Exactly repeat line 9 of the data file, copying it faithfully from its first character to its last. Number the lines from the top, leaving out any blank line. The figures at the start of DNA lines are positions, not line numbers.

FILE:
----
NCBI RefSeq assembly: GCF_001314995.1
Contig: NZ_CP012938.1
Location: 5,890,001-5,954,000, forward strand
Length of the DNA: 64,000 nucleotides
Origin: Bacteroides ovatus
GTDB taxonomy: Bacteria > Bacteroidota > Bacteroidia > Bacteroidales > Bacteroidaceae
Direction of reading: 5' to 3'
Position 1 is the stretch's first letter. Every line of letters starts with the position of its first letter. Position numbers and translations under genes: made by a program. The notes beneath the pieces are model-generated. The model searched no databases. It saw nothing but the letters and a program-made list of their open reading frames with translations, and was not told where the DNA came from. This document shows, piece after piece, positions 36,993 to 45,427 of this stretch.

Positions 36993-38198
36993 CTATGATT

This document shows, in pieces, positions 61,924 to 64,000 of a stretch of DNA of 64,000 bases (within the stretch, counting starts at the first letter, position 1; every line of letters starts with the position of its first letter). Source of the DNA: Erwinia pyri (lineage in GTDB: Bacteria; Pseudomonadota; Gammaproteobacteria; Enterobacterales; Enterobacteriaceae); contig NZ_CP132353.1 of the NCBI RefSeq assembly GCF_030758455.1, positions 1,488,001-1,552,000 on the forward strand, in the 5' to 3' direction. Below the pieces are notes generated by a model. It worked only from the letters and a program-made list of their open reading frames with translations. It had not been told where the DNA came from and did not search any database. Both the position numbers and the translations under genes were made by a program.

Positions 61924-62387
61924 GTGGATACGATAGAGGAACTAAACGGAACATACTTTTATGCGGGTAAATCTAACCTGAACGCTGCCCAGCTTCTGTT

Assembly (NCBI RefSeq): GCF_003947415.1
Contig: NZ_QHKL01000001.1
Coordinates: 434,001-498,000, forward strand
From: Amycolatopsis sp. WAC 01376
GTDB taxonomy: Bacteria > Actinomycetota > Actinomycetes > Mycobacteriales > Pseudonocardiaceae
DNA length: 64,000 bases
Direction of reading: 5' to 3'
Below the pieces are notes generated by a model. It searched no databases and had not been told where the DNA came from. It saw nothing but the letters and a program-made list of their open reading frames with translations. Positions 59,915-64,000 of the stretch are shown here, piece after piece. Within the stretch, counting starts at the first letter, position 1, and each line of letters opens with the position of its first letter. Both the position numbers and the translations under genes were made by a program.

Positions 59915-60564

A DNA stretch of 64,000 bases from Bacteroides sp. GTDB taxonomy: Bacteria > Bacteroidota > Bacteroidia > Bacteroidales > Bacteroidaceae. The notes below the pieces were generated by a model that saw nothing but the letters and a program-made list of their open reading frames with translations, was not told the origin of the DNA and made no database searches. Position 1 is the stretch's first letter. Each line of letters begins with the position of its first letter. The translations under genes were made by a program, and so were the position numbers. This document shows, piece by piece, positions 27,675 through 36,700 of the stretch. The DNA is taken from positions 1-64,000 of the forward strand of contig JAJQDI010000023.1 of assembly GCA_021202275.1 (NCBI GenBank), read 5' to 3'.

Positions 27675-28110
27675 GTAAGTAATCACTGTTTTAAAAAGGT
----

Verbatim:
Positions 36993-38198